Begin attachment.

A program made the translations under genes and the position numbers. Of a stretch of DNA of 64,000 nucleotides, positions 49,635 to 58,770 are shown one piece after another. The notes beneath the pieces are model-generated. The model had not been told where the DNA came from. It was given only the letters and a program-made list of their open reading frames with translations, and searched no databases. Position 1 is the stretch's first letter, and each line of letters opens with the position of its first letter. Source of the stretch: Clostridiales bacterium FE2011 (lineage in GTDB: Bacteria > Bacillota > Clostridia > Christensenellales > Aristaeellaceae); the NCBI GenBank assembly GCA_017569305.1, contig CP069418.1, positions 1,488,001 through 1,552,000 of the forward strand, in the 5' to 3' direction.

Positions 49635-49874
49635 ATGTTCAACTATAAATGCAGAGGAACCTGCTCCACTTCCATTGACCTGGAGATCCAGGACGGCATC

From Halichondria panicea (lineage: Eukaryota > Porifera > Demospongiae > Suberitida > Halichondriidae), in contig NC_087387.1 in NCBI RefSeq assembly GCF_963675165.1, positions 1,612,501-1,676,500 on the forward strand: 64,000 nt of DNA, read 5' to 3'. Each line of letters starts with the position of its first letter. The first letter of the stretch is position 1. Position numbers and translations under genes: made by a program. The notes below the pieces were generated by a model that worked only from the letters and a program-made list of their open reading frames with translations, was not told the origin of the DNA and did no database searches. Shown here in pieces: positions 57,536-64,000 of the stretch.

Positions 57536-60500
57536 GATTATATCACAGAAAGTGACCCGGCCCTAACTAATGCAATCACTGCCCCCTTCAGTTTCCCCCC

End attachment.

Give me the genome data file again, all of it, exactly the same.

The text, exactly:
A program made the translations under genes and the position numbers. Of a stretch of DNA of 64,000 nucleotides, positions 49,635 to 58,770 are shown one piece after another. The notes beneath the pieces are model-generated. The model had not been told where the DNA came from. It was given only the letters and a program-made list of their open reading frames with translations, and searched no databases. Position 1 is the stretch's first letter, and each line of letters opens with the position of its first letter. Source of the stretch: Clostridiales bacterium FE2011 (lineage in GTDB: Bacteria > Bacillota > Clostridia > Christensenellales > Aristaeellaceae); the NCBI GenBank assembly GCA_017569305.1, contig CP069418.1, positions 1,488,001 through 1,552,000 of the forward strand, in the 5' to 3' direction.

Positions 49635-49874
49635 ATGTTCAACTATAAATGCAGAGGAACCTGCTCCACTTCCATTGACCTGGAGATCCAGGACGGCATC

From Halichondria panicea (lineage: Eukaryota > Porifera > Demospongiae > Suberitida > Halichondriidae), in contig NC_087387.1 in NCBI RefSeq assembly GCF_963675165.1, positions 1,612,501-1,676,500 on the forward strand: 64,000 nt of DNA, read 5' to 3'. Each line of letters starts with the position of its first letter. The first letter of the stretch is position 1. Position numbers and translations under genes: made by a program. The notes below the pieces were generated by a model that worked only from the letters and a program-made list of their open reading frames with translations, was not told the origin of the DNA and did no database searches. Shown here in pieces: positions 57,536-64,000 of the stretch.

Positions 57536-60500
57536 GATTATATCACAGAAAGTGACCCGGCCCTAACTAATGCAATCACTGCCCCCTTCAGTTTCCCCCC